West End Lane, NW6

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West End Lane is one of the West Hampstead’s oldest roads. It was already named West End Lane by 1644.

West End Lane and Mill Lane (Shoot Up Hill Lane and Cole Lane), probably existed as access in the Middle Ages since they formed the boundaries of several ancient estates. It is bent at a right-angle at the north and south ends where it connects to Finchley Road and Edgware Road respectively. This is because the lane used to form the boundary between a number of different estates.

It is possible to trace most of West End Lane’s bends and twists from the earliest maps on the modern street plan. As late as the 1860s it was still a true country lane with high banks, “hedged irregularly for the greater part of its length, and enshrined too by the embracing branches of the majestic oak, elm and other forest trees, through which a sunny gleam here and there broke.” according to Dick Weindling and Marianne Colloms in Kilburn and West Hampstead Past.

West End Lane led westwards from Hampstead and then southwards to Kilburn. Where it took the sharp turn noted earier, a hamlet grew up.

The hamlet was originally known as le Rudyng (indicating a woodland clearing) in the mid-13th century, but by 1534 came to be called West End. It was then a freehold estate belonging to Kilburn Priory, and was so called because it was at the west end of another, larger estate.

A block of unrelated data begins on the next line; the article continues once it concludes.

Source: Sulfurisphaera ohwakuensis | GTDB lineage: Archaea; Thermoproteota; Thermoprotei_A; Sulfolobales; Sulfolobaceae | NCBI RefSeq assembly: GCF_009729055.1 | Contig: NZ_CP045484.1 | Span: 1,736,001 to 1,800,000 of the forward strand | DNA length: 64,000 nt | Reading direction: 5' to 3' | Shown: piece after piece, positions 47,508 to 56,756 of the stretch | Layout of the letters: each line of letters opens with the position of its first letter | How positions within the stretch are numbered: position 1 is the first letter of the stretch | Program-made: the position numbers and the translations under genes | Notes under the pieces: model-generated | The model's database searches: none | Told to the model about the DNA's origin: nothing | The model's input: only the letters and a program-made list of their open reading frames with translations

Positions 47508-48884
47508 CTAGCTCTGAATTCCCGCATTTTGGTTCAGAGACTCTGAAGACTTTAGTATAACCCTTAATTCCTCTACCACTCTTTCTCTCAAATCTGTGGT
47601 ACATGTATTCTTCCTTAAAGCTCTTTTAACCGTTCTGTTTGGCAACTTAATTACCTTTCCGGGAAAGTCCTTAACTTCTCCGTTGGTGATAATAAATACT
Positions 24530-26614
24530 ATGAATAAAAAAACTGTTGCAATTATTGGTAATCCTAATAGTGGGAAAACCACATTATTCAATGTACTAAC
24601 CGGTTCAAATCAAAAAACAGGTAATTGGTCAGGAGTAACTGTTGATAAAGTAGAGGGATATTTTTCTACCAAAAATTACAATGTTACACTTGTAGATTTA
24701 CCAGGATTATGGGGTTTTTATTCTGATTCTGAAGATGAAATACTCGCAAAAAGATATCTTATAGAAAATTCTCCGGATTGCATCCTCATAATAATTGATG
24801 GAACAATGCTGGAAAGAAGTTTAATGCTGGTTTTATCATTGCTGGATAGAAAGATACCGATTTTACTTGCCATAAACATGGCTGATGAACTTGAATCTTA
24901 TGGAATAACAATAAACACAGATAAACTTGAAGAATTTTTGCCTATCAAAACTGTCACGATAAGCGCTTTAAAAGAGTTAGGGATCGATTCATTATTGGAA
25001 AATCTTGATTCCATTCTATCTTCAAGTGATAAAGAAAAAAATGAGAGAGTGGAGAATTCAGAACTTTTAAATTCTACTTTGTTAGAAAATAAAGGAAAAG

By the early 17th century a number of houses were present, and by the middle of that century London merchants were building larger houses in the area, so turning a hamlet into the village of West End.

West End Lane, 1890s

West End Lane, 1890s

At the beginning of the 19th century, there were three main large houses around the hamlet of West End: West End House, West End Hall and Lauriston Lodge which were later sold off for redevelopment with the arrival of the railways, which led to the transformation of the area from farmland into housing estates.

In 1879, the Metropolitan Railway adopted the name West Hampstead for its station on West End Lane. Three railway stations were built by three different companies along the length of the road.

With the coming of the railways and of housing, West End Lane became the major shopping street for which it is known to this day.

3See a map of West End Lane dating from the 1860s



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